Java Language BigDecimal Using BigDecimal instead of float

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Due to way that the float type is represented in computer memory, results of operations using this type can be inaccurate - some values are stored as approximations. Good examples of this are monetary calculations. If high precision is necessary, other types should be used. e.g. Java 7 provides BigDecimal.

import java.math.BigDecimal;

public class FloatTest {

public static void main(String[] args) {
    float accountBalance = 10000.00f;
    System.out.println("Operations using float:");
    System.out.println("1000 operations for 1.99");
    for(int i = 0; i<1000; i++){
        accountBalance -= 1.99f;
    System.out.println(String.format("Account balance after float operations: %f", accountBalance));
    BigDecimal accountBalanceTwo = new BigDecimal("10000.00");
    System.out.println("Operations using BigDecimal:");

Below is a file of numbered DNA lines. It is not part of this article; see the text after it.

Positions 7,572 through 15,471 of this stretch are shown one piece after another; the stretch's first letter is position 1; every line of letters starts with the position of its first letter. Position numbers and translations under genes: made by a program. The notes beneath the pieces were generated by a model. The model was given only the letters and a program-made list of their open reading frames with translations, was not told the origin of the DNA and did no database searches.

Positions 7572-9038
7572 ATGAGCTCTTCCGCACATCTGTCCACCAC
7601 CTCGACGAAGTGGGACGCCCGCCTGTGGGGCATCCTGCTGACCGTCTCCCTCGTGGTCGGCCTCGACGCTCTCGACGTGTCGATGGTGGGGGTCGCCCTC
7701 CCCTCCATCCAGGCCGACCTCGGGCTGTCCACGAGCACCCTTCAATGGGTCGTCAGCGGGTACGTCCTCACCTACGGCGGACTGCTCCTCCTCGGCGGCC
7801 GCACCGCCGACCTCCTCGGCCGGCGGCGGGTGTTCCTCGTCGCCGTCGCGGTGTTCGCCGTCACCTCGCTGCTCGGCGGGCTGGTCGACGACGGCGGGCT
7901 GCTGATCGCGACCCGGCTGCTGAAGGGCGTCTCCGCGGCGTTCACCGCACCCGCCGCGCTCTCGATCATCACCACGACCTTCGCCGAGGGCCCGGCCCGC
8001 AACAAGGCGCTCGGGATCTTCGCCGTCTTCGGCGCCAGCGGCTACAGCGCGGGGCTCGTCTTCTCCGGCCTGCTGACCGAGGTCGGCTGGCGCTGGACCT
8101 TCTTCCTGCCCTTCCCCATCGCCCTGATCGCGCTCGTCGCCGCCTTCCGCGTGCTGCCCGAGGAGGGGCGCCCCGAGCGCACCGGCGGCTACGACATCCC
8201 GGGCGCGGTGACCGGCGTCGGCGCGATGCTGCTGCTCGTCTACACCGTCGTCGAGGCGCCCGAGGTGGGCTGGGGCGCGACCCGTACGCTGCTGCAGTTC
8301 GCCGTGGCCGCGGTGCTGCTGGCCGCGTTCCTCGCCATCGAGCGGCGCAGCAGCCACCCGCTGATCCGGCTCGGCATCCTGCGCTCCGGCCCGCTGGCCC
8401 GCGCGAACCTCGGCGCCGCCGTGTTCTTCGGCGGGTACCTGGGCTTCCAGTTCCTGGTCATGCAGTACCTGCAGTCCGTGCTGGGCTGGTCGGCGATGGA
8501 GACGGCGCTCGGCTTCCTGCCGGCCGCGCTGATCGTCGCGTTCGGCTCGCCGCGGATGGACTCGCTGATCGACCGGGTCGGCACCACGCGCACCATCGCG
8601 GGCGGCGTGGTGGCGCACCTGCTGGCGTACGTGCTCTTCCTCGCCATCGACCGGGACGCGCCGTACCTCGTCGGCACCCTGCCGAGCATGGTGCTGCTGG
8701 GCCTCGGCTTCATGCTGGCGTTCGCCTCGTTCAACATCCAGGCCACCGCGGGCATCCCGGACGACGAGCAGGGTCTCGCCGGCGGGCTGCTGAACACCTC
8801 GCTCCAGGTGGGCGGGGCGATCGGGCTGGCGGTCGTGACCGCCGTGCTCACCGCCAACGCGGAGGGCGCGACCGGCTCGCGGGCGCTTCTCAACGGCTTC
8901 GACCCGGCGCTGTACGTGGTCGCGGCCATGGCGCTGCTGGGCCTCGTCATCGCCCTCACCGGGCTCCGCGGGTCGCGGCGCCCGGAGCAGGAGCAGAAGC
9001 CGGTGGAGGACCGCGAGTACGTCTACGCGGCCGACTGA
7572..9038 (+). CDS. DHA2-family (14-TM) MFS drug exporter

System.out.println("1000 operations for 1.99");
    BigDecimal operation = new BigDecimal("1.99");
    for(int i = 0; i<1000; i++){
        accountBalanceTwo = accountBalanceTwo.subtract(operation);
    System.out.println(String.format("Account balance after BigDecimal operations: %f", accountBalanceTwo));

Output of this program is:

Operations using float:
1000 operations for 1.99
Account balance after float operations: 8009,765625
Operations using BigDecimal:
1000 operations for 1.99
Account balance after BigDecimal operations: 8010,000000

For a starting balance of 10000.00, after 1000 operations for 1.99, we expect the balance to be 8010.00. Using the float type gives us an answer around 8009.77, which is unacceptably imprecise in the case of monetary calculations. Using BigDecimal gives us the proper result.

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